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My First Time (1989)

My First Time (1989)

©1989 by Dallas Denny

 Source: Denny, Dallas. (as Sheri Scott). (1989, March). My first time. The Dixie Belle, V. 2, No. 6.






In the late 1970s, desperate to find support for my transsexualism but unable to do so, I came across a television program that featured crossdressers from Tri-Ess, The Society for the Second Self. In hopes of getting referrals I wrote for information, telling them I was transsexual. I was put in touch with the late Virginia Prince who told me (or so I thought) I was crazy. Put off by the discriminatory membership policy, I never joined. Finally, ten years later, I sent Tri-Ess a check. I knew I wasn’t a crossdresser, but figured sooner or later Tri-Ess contacts would help me discover where people like me had been hiding all my life. Sure enough, that happened.


I took advantage of my brief time in Tri-Ess by writing for the newsletter of Sigma Epsilon, the Atlanta chapter. At first, following Tri-Ess custom, and because I had absolutely no idea my birth name worked just fine for a woman, I used a pseudonym—and because the organization was vigorously policed to exclude transsexuals, I identified myself in print as a crossdresser. I was okay with that. I knew who I was.


My First Time

By Dallas Denny

(As Sheri Scott)


Although I have been wearing women’s clothing in public for many years, yesterday (10 December, 1988) was the first time I had ever met another crossdresser. Saturday morning I arose early, dressed, and left the house shortly after first light for Chattanooga, where I planned to attend a meeting of the Sigma Epsilon chapter of Tri-Ess. The long drive gave me plenty of time to speculate and wonder about the men and women I was about to meet. What would they be like? Would I prove acceptable to them?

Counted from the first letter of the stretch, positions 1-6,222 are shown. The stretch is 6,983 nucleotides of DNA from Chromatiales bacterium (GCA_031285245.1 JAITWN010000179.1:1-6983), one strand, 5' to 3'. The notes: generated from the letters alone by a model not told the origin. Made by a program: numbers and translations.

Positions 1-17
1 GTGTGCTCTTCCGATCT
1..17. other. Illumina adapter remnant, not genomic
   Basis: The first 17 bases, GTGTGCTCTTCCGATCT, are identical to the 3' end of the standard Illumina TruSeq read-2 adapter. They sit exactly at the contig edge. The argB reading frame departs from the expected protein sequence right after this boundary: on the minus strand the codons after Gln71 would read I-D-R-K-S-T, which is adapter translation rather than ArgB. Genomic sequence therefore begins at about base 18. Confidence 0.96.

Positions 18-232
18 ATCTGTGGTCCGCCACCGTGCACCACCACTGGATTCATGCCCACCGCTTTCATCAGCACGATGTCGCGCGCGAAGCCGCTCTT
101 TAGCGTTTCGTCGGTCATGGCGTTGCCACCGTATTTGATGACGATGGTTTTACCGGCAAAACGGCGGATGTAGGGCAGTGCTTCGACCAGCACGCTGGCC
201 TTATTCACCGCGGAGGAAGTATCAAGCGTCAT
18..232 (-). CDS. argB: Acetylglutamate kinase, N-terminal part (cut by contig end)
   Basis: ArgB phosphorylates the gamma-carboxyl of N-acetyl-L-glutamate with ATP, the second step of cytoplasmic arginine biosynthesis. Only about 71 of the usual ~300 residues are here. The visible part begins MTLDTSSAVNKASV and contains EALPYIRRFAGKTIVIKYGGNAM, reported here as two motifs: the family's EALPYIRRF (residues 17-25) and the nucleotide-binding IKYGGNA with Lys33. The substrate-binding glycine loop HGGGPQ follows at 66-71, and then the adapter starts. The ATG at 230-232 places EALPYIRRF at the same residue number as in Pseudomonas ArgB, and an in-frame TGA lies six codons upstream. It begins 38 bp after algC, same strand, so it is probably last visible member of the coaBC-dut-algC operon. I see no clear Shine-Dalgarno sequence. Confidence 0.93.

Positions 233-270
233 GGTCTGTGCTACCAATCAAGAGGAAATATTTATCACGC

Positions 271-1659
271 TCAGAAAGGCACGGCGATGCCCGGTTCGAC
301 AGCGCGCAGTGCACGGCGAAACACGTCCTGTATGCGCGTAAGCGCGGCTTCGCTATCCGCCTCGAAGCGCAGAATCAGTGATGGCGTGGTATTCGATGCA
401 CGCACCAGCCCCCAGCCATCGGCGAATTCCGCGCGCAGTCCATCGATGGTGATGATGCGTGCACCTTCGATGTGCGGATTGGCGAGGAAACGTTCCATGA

When I arrived, there was nobody at the church, so I made my way to the Ramada Inn and knocked on the door of the room with the Tri-Ess triangle in the window. The door swung open. I resisted the temptation to sternly declare that I was looking for my husband, and stepped into a new chapter of my life.

I knew I must be in the right place, for what group of genetic women would be watching the Broncos and Jets on the TV? Or talking with such deep voices? I introduced myself, someone pulled the back of my skirt down for me, and I was shown a chair, which I gratefully sank into, for I had been wearing heels all day.

For the next few hours, I felt as if I were under a microscope. It made me a little nervous and I talked too much. Sitting there with pierced ears, shaved legs, wearing lipstick, I felt a ridiculous need to prove myself as much a man as the rest of the similarly clad men of the chapter, and a conflicting need to prove myself as feminine at the same time! How was I supposed to behave? The other voices were an octave lower than mine—should I switch to my best backroom baritone?

I soon realized it wasn’t really my appearance that was under the spotlight—it was my discretion—or lack thereof, and my lifestyle. Was I (horrors!) a homosexual? A spy for the Moral Majority? Transsexual? Would I—could I—embarrass the group? I hope I passed muster.

Of course, I had my own inspection. The appearance of the sisters was much better than I had expected. There were so many trim, slim figures, so many pretty faces, such good taste in clothing, so much attention paid to accessories like handbags and jewelry. I thought most of the sisters should be able to go out in public without drawing undue attention to themselves.

As I mentioned, I was surprised by the voices. I was also taken by the variety of ages and interests of the group members. Except for the wigs and dresses, I might have been in the company of my computer users group in Nashville.

It turned out to be a marvelous evening, and the next meeting I attended was even better. All I can say is, what took me so long?